doesn't always do his math [TS]

  yeah the 10,000 hours thing is is just like my just doesn't make sense to me [TS]

  and say he holds up the Beatles as an example because they played a lot of you [TS]

  know played nightly gigs and some shadow bar in Germany or something but every [TS]

  band plays nightly gigs in shithole bars all around you know me like there was [TS]

  something about that and they did a sample of the Beatles and maybe you know [TS]

  just telling you marilyn what you want to hear but I don't know about that were [TS]

  made it sound like like the Beatles had this 1 weird thing that was different [TS]

  from everybody else which is that they played every night in a shitty bar and [TS]

  it's like now he's got a real I think he has a reality distortion field to [TS]

  Christie run for his money because when you're reading what he's writing you [TS]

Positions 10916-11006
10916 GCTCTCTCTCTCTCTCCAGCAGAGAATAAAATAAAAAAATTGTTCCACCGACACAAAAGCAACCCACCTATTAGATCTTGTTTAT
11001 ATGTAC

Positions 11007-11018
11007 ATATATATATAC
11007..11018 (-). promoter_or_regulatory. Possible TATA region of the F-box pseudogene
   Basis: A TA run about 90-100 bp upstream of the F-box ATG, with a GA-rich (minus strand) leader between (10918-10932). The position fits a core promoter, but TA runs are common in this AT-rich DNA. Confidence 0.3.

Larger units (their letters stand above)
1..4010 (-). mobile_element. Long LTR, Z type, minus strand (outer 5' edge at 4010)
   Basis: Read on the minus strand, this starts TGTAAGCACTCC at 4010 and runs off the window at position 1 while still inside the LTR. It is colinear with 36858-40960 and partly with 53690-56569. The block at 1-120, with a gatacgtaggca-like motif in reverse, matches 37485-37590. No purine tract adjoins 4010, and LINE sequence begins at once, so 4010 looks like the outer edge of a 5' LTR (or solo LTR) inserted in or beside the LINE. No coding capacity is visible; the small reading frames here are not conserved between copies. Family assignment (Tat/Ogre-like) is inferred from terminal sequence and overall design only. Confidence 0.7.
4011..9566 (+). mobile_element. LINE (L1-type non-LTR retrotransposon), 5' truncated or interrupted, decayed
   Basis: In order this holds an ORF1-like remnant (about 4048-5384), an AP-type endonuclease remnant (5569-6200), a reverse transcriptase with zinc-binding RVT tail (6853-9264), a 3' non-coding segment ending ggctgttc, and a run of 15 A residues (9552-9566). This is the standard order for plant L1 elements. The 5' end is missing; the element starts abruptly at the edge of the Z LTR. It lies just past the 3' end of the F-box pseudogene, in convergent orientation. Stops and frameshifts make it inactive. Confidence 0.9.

like yes yes your fist and he is the original turns out guy what turns out [TS]

  the $10,000 is a magic number one they ok we'll how did it turn out that way [TS]

  what what what you know he take something that's conventional wisdom its [TS]

  basic problem of somebody who has a bachelor's degree like having something [TS]

  they can bring up at a cocktail party that makes them seem like they're like [TS]

  they've got a little more information than somebody else and you know and his [TS]

  entire culture of needing to undo the conventional wisdom on things by showing [TS]

  you something [TS]

  surprisingly obvious that nobody else guys and you know the people who do the [TS]

  actual crime doing work that leads to important scientific discoveries in [TS]

  social science discoveries the grinding work behind that does not lead to that [TS]

  many turns out things unless you really cherry pick from the information that's [TS]

  available it's it's just it doesn't happen in the problem is now that's [TS]

  begun to poison the well there are a lot of places now where you gotta have turns [TS]

  out results you gotta write something you go to publish something that's gonna [TS]

  show up on some New York Times fog because that's that's where the [TS]

  attention is now you know I don't know enough to say but I just four years it's [TS]

  something that needed me I tried to explain my own joke but you know with [TS]